- ItemOpen Access5th Rocky Mountain Muscle Symposium(Faculty of Kinesiology, 2023-05-19) Joumaa, Venus; Hessel, Anthony; Nishikawa, Kiisa; Millard, Matthew; Han, Seong-won; Bell, Kaylyn; Leonard, Tim; Kaya, Motoshi; Corr, David; Swank, Douglas; Corvelyn, Marlies; Sahani, Ridhi; Mazara, Nicole; Moo, Eng Kuan; Granzier, Henk; Oldshue, Ashley; Adkins, Amy; Loya, Amy; Boldt, Kevin; Desloovere, Kaat; Fukutani, Atsuki; Martino, Giovanni; De Beukelaer, Nathalie; Horslen, Brian; Agen, Anouk; Costamanga, Domiziana; Swank, Doug; Holt, NatalieProceedings from the 4th Rocky Mountain Muscle Symposium, Canmore Nordic Centre, June 19-21, 2023.
- ItemEmbargoAboriginal Man and Environments on the Plateau of Northwest America(The University of Calgary, 1971) Stryd, Arnoud H.; Smith, Rachel A.
- ItemOpen AccessAbstracts from the Vancouver 2008 CAPE Symposium(2008-09-27T19:46:55Z) Scott B. PattenThe 2008 CAPE Symposium was sponsored by the Faculty of Health Sciences at Simon Fraser University. This pdf document contains the abstracts of papers and posters presented at the Symposium.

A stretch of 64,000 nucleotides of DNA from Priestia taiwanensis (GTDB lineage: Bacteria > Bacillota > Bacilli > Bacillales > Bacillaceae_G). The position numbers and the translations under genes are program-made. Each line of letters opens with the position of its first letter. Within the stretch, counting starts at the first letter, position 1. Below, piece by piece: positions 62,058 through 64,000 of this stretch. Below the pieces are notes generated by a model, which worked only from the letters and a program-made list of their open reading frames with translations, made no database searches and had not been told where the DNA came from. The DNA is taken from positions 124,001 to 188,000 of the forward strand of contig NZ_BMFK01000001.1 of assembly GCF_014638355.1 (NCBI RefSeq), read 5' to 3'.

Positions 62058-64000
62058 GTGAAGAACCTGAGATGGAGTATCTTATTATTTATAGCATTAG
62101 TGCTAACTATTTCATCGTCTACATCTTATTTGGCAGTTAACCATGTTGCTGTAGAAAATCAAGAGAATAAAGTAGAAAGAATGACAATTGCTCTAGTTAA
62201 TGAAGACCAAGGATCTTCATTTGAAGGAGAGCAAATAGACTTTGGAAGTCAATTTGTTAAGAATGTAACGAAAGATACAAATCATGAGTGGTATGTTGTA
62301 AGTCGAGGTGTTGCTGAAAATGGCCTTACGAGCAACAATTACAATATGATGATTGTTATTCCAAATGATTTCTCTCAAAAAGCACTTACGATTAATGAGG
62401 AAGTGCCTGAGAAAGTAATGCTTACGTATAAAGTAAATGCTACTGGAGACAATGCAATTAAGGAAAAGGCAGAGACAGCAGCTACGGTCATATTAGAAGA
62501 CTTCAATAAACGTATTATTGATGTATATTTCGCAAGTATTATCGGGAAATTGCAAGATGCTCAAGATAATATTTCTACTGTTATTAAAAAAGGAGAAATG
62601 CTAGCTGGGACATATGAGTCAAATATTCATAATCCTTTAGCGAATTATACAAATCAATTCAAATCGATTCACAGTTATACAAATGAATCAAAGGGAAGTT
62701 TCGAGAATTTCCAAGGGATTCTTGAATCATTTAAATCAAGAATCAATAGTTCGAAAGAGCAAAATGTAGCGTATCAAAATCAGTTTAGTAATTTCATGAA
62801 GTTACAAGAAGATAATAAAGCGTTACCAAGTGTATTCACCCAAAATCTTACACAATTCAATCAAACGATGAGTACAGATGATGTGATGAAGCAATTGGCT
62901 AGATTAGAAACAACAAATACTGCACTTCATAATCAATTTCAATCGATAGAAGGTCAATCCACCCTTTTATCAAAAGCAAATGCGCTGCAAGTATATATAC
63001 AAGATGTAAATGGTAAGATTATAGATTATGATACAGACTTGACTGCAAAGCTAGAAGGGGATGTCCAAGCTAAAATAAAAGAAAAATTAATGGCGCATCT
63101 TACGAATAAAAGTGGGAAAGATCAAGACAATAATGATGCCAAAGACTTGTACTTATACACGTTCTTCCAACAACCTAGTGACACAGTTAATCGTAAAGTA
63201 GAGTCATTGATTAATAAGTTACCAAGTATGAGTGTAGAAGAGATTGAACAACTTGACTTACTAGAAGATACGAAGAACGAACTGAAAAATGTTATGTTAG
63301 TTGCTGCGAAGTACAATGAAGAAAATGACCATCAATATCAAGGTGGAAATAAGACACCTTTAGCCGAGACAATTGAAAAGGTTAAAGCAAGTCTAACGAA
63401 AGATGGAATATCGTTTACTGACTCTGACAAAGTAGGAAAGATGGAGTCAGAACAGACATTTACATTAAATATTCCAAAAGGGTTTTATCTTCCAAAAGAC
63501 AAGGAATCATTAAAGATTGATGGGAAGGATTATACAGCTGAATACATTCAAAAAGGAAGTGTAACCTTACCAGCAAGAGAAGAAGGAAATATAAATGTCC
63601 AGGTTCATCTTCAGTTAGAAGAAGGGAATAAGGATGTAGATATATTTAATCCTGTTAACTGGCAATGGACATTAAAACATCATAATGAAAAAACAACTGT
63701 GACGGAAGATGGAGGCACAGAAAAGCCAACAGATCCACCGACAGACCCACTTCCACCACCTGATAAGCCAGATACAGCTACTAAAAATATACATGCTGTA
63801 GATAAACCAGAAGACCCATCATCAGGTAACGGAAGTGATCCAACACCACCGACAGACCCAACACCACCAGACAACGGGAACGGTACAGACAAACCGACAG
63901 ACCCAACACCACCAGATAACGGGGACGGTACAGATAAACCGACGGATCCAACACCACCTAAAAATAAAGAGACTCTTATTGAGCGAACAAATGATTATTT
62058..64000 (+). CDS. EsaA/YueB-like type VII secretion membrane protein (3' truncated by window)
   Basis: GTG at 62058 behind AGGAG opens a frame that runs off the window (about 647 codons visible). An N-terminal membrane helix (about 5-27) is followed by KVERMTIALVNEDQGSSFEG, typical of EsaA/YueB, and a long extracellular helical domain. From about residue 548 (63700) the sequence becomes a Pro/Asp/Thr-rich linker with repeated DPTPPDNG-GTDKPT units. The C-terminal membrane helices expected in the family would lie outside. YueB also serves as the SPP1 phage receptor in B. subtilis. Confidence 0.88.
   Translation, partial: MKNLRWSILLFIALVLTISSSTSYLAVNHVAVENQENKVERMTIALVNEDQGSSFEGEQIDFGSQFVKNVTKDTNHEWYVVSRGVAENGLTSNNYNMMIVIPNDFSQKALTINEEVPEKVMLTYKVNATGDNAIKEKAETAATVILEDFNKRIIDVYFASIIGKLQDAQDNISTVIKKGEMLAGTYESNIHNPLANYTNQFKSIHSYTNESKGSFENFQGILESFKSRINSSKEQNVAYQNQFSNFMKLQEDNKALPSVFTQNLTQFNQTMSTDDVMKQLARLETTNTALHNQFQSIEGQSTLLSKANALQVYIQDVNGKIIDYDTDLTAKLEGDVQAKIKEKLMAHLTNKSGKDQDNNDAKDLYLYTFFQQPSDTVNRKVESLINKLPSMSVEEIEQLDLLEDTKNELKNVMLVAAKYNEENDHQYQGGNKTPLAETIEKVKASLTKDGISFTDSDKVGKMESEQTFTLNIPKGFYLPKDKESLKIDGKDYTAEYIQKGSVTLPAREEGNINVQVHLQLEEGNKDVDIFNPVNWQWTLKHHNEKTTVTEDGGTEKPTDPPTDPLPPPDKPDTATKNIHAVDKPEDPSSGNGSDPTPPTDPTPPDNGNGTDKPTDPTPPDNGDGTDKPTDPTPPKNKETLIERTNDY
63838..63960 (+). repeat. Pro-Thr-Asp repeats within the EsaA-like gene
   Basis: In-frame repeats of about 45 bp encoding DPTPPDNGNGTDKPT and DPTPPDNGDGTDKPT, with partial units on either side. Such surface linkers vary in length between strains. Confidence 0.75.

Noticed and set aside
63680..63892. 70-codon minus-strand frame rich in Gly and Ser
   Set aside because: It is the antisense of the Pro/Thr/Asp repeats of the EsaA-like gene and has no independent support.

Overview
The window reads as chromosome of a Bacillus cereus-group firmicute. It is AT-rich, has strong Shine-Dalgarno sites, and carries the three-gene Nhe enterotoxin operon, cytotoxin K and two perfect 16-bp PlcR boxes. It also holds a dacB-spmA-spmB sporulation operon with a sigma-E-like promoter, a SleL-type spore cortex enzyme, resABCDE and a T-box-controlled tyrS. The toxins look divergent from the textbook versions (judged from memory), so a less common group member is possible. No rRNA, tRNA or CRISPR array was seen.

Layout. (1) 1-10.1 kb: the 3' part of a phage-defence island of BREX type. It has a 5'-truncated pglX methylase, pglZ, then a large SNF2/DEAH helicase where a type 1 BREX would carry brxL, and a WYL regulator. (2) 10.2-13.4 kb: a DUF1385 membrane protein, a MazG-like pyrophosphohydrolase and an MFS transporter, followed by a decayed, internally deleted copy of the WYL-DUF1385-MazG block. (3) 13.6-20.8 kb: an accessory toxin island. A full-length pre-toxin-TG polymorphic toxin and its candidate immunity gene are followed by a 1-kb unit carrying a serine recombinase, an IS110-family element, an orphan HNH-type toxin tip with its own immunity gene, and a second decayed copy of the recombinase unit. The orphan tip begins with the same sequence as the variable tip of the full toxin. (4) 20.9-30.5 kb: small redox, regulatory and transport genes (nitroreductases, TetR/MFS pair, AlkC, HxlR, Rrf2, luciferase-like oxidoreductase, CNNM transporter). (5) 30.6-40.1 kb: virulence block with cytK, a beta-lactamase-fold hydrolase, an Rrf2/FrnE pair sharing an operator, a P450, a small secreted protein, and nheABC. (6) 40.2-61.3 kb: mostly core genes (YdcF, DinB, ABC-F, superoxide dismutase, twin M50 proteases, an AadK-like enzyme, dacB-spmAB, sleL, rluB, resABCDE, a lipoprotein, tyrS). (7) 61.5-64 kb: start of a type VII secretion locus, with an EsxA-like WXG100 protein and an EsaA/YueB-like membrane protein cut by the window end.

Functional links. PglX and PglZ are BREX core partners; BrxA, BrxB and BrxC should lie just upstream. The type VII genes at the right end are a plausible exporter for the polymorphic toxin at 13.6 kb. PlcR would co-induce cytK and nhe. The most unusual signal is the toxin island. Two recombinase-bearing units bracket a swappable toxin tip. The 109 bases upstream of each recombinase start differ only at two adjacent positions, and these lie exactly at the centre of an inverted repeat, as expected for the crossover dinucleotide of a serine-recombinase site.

- ItemOpen AccessAcademic libraries and the pandemic: lessons learned and future plans(2023-04-28) Mahsud, Khadija; Ansar, SumayyaIn this video poster presentation, the presenters will discuss how their library, at an overseas Canadian university, responded to the COVID-19 pandemic, as well as share what their “new normal” looks like. While our library’s function as a physical hub was severely hampered, it continued to play its role as a resource and saw more and more patrons turn to it for academic support. Given the disruption of normal library services, including the opportunity to seek information through the physical library help desk, blended services were offered through restricted physical library access and digital resources. Parallel to online class delivery, the library introduced an increased number of electronic devices, discussion forums, course-specific digital resources and chat services for engaging our university community. Even though we are now once again engaging face-to-face, there remains a need for instruction and resources to navigate an online environment (Ziv & Bene, 2022). In the case of students, especially those suffering from social inequalities, it can be harmful to buy into the myth that they are digital natives (Enyon, 2020), with the know-how to operate in and analyze online environments. Similarly, faculty may no longer need the level of support they did during emergency remote teaching, but there is always room for improving teaching-with-technology methods. The pandemic cemented the core role libraries play in promoting and supporting information and digital literacy. The presentation will discuss the practices that the library is consciously continuing with post-pandemic. References Enyon, R. (2020). The myth of the digital native: Why it persists and the harm it inflicts. In Burns, T. and F. Gottschalk (Eds.), Education in the Digital Age: Healthy and Happy Children (pp. 131 - 143). OECD Publishing. https://doi.org/10.1787/1209166a-en Ziv, N., & Bene, E. (2022). Preparing College Students for a Digital Age: A Survey of Instructional Approaches to Spotting Misinformation. College & Research Libraries, 83(6), 905–925. https://doi.org/10.5860/crl.83.6.905